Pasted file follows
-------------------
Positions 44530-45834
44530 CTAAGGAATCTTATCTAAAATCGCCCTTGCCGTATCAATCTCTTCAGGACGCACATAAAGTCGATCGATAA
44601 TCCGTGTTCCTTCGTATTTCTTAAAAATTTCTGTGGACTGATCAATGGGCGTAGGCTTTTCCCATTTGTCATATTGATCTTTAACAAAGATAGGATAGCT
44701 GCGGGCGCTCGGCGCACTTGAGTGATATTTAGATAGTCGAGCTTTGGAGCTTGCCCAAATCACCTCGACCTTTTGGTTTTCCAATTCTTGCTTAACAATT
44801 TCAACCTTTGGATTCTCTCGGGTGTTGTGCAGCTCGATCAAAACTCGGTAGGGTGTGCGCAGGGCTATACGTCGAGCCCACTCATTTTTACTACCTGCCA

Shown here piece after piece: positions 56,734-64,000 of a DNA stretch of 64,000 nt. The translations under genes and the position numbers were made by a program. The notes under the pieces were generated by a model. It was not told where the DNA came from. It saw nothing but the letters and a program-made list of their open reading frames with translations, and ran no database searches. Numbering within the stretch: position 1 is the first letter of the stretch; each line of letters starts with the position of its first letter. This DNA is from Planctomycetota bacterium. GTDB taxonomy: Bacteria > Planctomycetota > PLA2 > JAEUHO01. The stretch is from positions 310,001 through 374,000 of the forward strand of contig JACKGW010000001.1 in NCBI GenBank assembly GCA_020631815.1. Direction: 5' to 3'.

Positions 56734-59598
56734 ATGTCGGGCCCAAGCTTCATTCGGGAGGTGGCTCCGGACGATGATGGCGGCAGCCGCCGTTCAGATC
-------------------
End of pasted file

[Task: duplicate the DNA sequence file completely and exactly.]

Positions 44530-45834
44530 CTAAGGAATCTTATCTAAAATCGCCCTTGCCGTATCAATCTCTTCAGGACGCACATAAAGTCGATCGATAA
44601 TCCGTGTTCCTTCGTATTTCTTAAAAATTTCTGTGGACTGATCAATGGGCGTAGGCTTTTCCCATTTGTCATATTGATCTTTAACAAAGATAGGATAGCT
44701 GCGGGCGCTCGGCGCACTTGAGTGATATTTAGATAGTCGAGCTTTGGAGCTTGCCCAAATCACCTCGACCTTTTGGTTTTCCAATTCTTGCTTAACAATT
44801 TCAACCTTTGGATTCTCTCGGGTGTTGTGCAGCTCGATCAAAACTCGGTAGGGTGTGCGCAGGGCTATACGTCGAGCCCACTCATTTTTACTACCTGCCA

Shown here piece after piece: positions 56,734-64,000 of a DNA stretch of 64,000 nt. The translations under genes and the position numbers were made by a program. The notes under the pieces were generated by a model. It was not told where the DNA came from. It saw nothing but the letters and a program-made list of their open reading frames with translations, and ran no database searches. Numbering within the stretch: position 1 is the first letter of the stretch; each line of letters starts with the position of its first letter. This DNA is from Planctomycetota bacterium. GTDB taxonomy: Bacteria > Planctomycetota > PLA2 > JAEUHO01. The stretch is from positions 310,001 through 374,000 of the forward strand of contig JACKGW010000001.1 in NCBI GenBank assembly GCA_020631815.1. Direction: 5' to 3'.

Positions 56734-59598
56734 ATGTCGGGCCCAAGCTTCATTCGGGAGGTGGCTCCGGACGATGATGGCGGCAGCCGCCGTTCAGATC